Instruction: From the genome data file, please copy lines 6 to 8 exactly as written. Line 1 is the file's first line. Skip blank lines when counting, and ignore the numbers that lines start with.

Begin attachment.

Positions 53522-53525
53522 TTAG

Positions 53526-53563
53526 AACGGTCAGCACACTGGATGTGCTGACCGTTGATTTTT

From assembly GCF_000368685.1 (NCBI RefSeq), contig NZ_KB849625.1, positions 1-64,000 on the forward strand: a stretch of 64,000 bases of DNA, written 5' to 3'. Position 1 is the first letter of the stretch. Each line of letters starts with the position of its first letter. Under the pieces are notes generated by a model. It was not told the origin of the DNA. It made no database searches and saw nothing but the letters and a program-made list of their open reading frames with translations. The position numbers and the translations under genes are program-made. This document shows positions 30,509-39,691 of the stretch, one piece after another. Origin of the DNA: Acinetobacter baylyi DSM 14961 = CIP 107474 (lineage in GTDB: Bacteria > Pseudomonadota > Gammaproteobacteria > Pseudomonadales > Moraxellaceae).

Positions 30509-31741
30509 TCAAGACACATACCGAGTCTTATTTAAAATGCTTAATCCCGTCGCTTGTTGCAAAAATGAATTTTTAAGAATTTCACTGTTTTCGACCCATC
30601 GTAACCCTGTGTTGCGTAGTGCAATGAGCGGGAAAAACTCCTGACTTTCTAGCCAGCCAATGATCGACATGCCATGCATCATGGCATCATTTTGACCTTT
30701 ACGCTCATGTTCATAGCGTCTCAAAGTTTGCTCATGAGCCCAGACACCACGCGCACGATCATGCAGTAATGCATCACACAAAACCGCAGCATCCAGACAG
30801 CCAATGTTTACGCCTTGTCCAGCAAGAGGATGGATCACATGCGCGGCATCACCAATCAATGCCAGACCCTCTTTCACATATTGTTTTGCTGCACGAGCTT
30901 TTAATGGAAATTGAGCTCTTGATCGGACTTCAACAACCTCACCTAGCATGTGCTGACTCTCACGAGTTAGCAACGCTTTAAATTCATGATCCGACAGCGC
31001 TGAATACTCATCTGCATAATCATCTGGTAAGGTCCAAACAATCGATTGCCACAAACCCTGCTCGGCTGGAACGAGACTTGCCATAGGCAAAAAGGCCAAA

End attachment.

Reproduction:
Positions 30509-31741
30509 TCAAGACACATACCGAGTCTTATTTAAAATGCTTAATCCCGTCGCTTGTTGCAAAAATGAATTTTTAAGAATTTCACTGTTTTCGACCCATC
30601 GTAACCCTGTGTTGCGTAGTGCAATGAGCGGGAAAAACTCCTGACTTTCTAGCCAGCCAATGATCGACATGCCATGCATCATGGCATCATTTTGACCTTT